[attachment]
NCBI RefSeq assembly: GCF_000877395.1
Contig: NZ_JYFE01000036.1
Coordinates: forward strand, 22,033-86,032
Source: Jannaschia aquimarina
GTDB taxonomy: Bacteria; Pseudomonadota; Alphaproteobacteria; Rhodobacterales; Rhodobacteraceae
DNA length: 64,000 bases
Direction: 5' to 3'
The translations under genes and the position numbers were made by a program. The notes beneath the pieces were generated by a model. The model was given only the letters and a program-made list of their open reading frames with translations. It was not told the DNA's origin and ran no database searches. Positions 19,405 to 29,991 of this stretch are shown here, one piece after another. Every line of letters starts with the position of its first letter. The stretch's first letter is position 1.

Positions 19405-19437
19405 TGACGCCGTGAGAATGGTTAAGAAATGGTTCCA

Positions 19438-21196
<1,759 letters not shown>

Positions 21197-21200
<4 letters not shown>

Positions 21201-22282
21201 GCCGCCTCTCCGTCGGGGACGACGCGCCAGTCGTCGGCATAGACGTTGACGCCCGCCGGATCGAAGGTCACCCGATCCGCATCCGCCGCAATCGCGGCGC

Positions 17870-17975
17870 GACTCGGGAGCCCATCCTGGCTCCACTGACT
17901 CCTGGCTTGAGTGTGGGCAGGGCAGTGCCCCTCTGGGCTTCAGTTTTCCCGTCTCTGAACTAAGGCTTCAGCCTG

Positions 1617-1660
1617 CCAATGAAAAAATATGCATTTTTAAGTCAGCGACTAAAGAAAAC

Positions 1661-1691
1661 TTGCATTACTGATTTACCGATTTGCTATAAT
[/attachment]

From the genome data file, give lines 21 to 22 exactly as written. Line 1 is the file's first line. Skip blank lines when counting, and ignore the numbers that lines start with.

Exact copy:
1617 CCAATGAAAAAATATGCATTTTTAAGTCAGCGACTAAAGAAAAC

Positions 1661-1691